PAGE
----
Thesis: Although NATO provided assistance in containing the spread of communism, and its member countries applied economic pressure on the Soviet Union, neither NATO nor President Reagan should be solely credited with causing the fall of the Soviet Union and thus the end of the Cold War. Instead, it was a combination of the tough Reagan administration policies and NATO’s threatening military armory along with grave economic problems within the Soviet Union that ultimately brought the end to the Cold War.
How far did peaceful coexistence ease cold war tensions between the Soviet Union and the USA in the years 1953-61?
In order for Reagan to succeed, [Reagan] used patience and negotiation to end the Cold War. During Reagan's presidency four USSR leaders attempted to negotiate with Reagan (“Children’s”). Reagan increased pressure on the arms race and waited until a deal could be settled that did not compromise the American people. After forty years the Iron Curtain fell, and the new deal settled the “superpowers first agreement to reduce nuclear weapons” (“Children’s”). The fall of the USSR was significant because it liberated millions of people living the impoverished lifestyle of communism. While modern-day Russia does not have a perfect government the end of the Cold War significantly made the world closer to ending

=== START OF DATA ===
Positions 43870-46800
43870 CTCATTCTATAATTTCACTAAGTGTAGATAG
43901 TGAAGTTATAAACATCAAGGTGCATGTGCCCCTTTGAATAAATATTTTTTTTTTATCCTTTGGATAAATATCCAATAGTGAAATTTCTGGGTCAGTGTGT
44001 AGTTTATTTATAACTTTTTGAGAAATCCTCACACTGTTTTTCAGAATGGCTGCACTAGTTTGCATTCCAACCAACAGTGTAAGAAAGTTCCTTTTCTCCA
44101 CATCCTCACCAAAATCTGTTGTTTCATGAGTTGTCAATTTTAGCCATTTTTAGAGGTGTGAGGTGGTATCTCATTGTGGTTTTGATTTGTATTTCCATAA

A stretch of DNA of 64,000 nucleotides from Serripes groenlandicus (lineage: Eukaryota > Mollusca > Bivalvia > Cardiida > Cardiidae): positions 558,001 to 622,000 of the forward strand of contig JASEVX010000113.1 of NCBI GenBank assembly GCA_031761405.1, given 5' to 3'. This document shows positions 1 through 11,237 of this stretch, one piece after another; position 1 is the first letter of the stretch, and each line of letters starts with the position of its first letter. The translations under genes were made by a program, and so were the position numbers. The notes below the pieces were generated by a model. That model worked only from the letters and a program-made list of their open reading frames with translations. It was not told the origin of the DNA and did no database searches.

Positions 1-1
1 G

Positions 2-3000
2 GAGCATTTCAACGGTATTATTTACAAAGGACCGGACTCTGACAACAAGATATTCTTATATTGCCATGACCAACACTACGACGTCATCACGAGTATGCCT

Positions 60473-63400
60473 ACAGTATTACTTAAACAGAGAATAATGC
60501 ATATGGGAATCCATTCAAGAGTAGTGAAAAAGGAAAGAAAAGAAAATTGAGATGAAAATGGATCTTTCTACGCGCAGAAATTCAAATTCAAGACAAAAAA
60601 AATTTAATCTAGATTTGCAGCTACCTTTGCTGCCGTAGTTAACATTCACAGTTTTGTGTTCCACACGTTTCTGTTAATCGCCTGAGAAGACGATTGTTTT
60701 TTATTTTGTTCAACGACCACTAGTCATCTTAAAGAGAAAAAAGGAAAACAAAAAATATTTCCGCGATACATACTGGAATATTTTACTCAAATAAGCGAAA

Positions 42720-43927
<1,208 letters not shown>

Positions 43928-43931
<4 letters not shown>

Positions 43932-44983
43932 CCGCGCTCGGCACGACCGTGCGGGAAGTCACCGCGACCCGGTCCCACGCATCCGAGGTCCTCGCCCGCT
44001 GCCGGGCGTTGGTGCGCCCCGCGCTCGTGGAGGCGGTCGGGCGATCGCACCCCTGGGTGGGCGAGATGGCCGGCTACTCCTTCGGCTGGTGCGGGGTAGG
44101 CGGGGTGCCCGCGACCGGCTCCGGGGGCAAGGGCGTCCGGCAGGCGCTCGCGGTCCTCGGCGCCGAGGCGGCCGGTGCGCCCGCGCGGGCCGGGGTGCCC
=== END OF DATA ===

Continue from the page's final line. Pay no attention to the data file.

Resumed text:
The end of the Cold War can be credited to the actions of Ronald Reagan, Mikhail Gorbachev, and George Bush, as well as the breakup of communist satellite nations. Ronald Reagan with his increased spending in the defense sector instigated an arms race with the Soviet Union in an attempt to overwhelm the Soviet Union through military influence. However, the Soviet Union was unable to keep up with the arms race due to a weak and stagnating economy since building new weapons was costly. Mikhail Gorbachev in 1985 also introduced two new policies, Glasnost and Perestroika which ended political censorship and restructured the economy respectively. Glasnost allowed for the actions of the Soviet Union’s government to be publicly displayed and further reduced the appeal of communism. George Bush and Gorbachev both signed the START I and START II treaties which further reduced the number of nuclear warheads on both sides. The breakup of satellite states also contributed to the end of the cold war as the Soviet Union stated that they would not provide military help to the various communist governments. This eventually lead to the falling out of Communist parties in several